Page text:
Some people collect stuff they find on the beach. Curtis C. Ebbesmeyer collects stories about that stuff and translates them into scientific data.
He's tracking the drift of 80,000 Nike shoes, 29,000 bathtub toys, 34,000 hockey gloves, half a million unopened cans of beer and 5 million Lego toy pieces - all fallen off ships and riding the currents to an occasional landfall. He hears from people who find strange things washed to shore, from Cracker Jack prizes to pianos. He runs experiments to see whether a rubber ducky will crack when drifting in icy waters (no) and whether a full can of beer will float (yes, barely).
He notes how many objects wash up, and where; their serial numbers; their species; their dimensions; and whether they wear an encrustation of barnacles.
All this goes into Beachcombers' Alert!, a newsletter that serves as a clearinghouse for information on ocean drifters - from exotic tropical seeds to abandoned yachts and the tiny plastic pellets known as nurdles.
Ebbesmeyer, an oceanographer with Evans-Hamilton Inc. in Seattle, started the newsletter (online at http://www.beachcombers.org) a few years ago in an effort to bring researchers and beachcombers together to ponder the significance of flotsam and jetsam.
"Scientists think it's too silly," Ebbesmeyer says. "For a scientist sitting in an office, it's usually an irritant when a beachcomber calls."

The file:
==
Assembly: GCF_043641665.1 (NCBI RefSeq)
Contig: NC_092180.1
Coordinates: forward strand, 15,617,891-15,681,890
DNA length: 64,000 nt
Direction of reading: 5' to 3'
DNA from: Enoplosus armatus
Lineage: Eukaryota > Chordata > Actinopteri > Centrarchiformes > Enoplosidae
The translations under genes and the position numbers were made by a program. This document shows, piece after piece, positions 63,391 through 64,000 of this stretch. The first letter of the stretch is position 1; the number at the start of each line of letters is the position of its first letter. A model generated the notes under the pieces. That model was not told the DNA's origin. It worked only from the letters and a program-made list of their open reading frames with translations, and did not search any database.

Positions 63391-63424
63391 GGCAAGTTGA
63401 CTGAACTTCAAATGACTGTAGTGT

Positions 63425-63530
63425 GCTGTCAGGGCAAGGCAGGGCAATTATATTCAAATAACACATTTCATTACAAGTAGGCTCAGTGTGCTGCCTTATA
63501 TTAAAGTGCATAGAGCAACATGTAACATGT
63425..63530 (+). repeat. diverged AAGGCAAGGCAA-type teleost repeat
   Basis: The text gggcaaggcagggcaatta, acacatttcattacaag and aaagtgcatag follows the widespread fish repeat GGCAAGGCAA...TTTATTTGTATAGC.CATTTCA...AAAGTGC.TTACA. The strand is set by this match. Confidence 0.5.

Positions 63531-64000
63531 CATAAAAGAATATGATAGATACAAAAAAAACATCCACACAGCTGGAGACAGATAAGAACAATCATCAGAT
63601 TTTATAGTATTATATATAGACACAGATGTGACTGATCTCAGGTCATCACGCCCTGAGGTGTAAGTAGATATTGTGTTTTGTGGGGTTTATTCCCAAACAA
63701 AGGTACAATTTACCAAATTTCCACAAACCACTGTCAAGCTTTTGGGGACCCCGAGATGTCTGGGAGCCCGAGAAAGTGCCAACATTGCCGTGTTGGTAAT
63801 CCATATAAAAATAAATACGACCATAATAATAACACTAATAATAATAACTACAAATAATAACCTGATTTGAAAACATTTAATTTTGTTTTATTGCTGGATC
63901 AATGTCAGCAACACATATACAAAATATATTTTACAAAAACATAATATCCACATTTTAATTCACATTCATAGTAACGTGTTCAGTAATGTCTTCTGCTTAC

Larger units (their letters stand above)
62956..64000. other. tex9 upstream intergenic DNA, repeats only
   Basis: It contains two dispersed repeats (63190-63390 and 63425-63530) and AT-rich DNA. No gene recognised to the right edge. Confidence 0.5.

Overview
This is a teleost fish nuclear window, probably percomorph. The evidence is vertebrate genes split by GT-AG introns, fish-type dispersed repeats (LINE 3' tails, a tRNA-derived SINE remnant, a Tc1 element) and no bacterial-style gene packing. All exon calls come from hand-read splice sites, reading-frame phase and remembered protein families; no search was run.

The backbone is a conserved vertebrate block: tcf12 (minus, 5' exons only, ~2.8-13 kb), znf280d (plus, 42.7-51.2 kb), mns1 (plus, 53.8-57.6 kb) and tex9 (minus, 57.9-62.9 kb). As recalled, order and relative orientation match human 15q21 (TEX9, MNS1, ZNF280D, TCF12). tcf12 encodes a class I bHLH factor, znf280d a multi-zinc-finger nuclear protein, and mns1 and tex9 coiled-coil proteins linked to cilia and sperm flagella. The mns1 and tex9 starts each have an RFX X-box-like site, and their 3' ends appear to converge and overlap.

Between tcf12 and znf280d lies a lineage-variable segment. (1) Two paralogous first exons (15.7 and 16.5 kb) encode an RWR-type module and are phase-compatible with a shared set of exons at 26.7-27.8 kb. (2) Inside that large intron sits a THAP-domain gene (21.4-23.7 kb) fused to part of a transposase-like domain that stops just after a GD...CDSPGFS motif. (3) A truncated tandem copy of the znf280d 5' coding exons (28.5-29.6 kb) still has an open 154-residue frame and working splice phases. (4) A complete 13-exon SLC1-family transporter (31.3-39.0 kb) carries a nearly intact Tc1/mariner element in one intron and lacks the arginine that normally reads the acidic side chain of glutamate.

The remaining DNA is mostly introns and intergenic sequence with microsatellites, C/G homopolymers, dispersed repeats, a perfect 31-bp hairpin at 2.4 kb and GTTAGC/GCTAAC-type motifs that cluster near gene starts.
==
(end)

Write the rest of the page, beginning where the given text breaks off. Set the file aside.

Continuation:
But he thinks they have a lot to offer each other.
Based on tips from beachcombers, oceanographers can track the drift of thousands of objects around the oceans - information they can use to fine-tune their models of how the currents flow, among other things.
These currents are important not only for navigation but also for plotting the trajectories of oil spills and understanding the life of the ocean - the spread of fish larvae, the drift of plankton and the paths that salmon take to the streams of their birth.
Ebbesmeyer estimates that 1,000 cargo containers plop into the sea from ships every year - just part of a growing burden of debris in the world's oceans.
It tends to collect in hot spots where prominent currents come to shore. Oregon, Washington and southern British Columbia get the North Pacific drift from Japan. Florida collects the fruits of the Gulf Stream.
"The whole issue of how long things can swirl around the ocean really isn't answered," Ebbes-meyer says. "The whole idea of how things beach is virtually unexplored."
For their part, beachcombers can get help identifying their finds - and taste the excitement of research.
"It's nice to think my hobby is able to advance the cause of science a bit," says Steven McLeod, a 53-year-old artist who spent part of his childhood combing the beach in northern California.
McLeod inadvertently helped to start the Beachcombers' Alert! network in 1991 when he noticed that Nike sneakers and hiking boots and Etonic golf shoes were washing up near his home in Cannon Beach, Ore.
"They were brand-new," he recalls. "I mean, they didn't have any wear on them. ... I thought something must be going on."
He started hearing about people finding 40 or 80 or 100 shoes on beaches from Northern California to the Queen Charlotte
Islands in British Columbia. He organized a series of swap meets in which people matched about 500 pairs of shoes - all wearable, after some scrubbing, despite their months adrift.